In what are often last-ditch efforts to stay afloat, immigrant doctors have begun taking menial odd jobs, such as landscaping, asbestos removal, and floor installation, in order to finance the medical board exam that would let them practice medicine in the U.S.

The problem that immigrant doctors are facing is something of a paradox. Under Obamacare, 25 to 30 million new people will be added to the health care system, creating added pressure on the already limited number of primary care physicians. But because of the high costs of preparing for and financing medical board exams, many foreign doctors cannot practice — at a time when Americans need them the most.

The difficulties in obtaining a medical license have hamstrung Latino immigrants more than perhaps any other demographic. In Southern California especially, some 3,000 medically trained physicians must work low-paying jobs, often manual labor, in hopes of someday transitioning back into a hospital.

Landor Sanchez currently works in asbestos removal in upstate New York, though, in his home country of Cuba, he worked as a family medicine doctor for five years, according to CNN.

In 2011, Sanchez moved to the United States with the hope of continuing his practice. However, when the funds ran out in preparing for licensing exams, Sanchez turned to less qualified positions. He has since worked in painting, fast food restaurants, and now, asbestos removal.

These challenges are not new, necessarily. The costs of becoming a licensed physician have not risen dramatically in recent years. What has changed, however, is the supply of licensed doctors as well as the demand for them.

The Patient Protection and Affordable Care Act, known more commonly as Obamacare, which President Barack Obama signed into law in 2010, will insure 25 million more Americans beginning in 2014. Meanwhile, many states currently suffer from doctor shortages, which leave doctors like Landor Sanchez, and many more, spinning their wheels while more Americans need their help.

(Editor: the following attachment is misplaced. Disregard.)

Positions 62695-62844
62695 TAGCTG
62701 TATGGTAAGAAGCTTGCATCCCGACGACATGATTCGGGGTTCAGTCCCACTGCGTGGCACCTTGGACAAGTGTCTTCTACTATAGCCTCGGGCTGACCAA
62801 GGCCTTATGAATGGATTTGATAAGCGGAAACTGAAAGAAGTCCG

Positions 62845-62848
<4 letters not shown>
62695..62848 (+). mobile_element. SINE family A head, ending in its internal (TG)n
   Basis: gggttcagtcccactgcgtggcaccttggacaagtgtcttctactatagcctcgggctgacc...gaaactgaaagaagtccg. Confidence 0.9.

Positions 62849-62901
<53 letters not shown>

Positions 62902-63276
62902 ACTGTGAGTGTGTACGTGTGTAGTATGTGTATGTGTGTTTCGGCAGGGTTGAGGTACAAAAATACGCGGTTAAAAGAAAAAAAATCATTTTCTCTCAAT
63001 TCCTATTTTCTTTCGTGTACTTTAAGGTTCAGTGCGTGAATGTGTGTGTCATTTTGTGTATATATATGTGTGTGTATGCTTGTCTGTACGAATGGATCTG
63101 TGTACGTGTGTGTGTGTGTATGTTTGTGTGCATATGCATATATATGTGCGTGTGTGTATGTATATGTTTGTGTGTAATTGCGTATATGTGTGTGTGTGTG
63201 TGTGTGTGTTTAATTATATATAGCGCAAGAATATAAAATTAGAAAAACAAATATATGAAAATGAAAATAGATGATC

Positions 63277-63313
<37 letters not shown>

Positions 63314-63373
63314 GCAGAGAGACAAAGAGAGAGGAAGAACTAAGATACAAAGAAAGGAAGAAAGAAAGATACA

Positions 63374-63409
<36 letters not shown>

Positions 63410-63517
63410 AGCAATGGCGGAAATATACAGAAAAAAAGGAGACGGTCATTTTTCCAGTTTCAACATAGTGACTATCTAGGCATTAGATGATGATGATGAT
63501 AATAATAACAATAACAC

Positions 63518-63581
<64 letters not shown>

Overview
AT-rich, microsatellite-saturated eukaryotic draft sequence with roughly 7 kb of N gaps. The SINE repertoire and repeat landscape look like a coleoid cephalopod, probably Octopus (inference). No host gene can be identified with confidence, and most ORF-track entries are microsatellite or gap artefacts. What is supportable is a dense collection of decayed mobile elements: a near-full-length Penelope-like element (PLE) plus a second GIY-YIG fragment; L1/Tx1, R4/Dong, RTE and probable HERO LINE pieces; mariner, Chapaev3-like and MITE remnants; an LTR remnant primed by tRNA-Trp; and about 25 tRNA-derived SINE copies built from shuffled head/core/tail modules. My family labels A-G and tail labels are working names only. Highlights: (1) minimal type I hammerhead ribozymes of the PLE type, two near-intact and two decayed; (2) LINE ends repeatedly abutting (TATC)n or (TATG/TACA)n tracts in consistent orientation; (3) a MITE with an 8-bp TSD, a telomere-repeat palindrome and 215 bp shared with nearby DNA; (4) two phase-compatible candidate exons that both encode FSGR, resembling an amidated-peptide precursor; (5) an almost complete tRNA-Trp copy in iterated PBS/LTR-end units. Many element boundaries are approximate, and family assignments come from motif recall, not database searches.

Help Arrives on the West Coast

The University of California Los Angeles has developed a program to combat this trend. It's called the International Medical Graduate Program (IMG), and it helps cover the costs for fast-track Latino doctors to take their exams and enter into the U.S. health care system.

"We had always wondered, where are the (immigrant) doctors from Latin America?" said Dr. Patrick Dowling, chairman of UCLA's Department of Family Medicine. "And we stumbled upon them working in menial jobs."

One woman who Dowling came across was working at a McDonald's in Colorado, a great irony he noted.

"She is selling fast food to people," he said, "And if she were licensed as a physician, she could be educating those same people, those same patients, on what a good diet is."

Dowling, believing Latino immigrants face the greatest challenges in entering America's health care profession, teamed up with his colleague, Dr. Michelle Bholat, to develop the IMG program. It provides test prep classes, clinical observations with UCLA doctors, and covers the cost of its students' medical board exam with a monthly stipend.

Since beginning the IMG program in 2006, UCLA has graduated 54 bilingual, bicultural graduates, placing them into 15 different family medicine training programs in California. Graduates must work under the condition that they will practice in an underserved area for three years, as a way to chip away at the area's poverty.

 

Getting a Life Back

For many, the program has acted as a lifeline. "I would do anything you asked me to as long as it was legal and you paid me for it," said Dr. Jose Chavez, who would attend night classes after working grueling hours in the day. "Imagine you are working 10 hours a day, and then try to study 10 hours at night. It is really impossible."

After six months, Chavez passed the medical exam. He was able to devote more time to studying after quitting his house cleaning job, due to the stipend cushioning his expenses.

"I personally know at least 20 more (Latino immigrant) doctors who are delivering pizza, and instead they could be working as doctors if they had the help I had," said Chavez, who is currently a first-year resident at Riverside County Regional Medical Center in California.

According to the hospital, the ratio of primary care physicians to patients is 9,000 to one.

Dowling and Bholat say that while their fast-track program may make only a small dent to help the primary care shortage in America, it's a critical start.

For now, Landor Sanchez will remain in the asbestos removal industry, although he has already applied to the IMG program. He says no matter what it takes, he won't give up on his dream to practice medicine in the United States.

"We're getting dozens of applications daily, and we accept as many candidates as we can financially support in the program," said Bholat. "We need these doctors in America."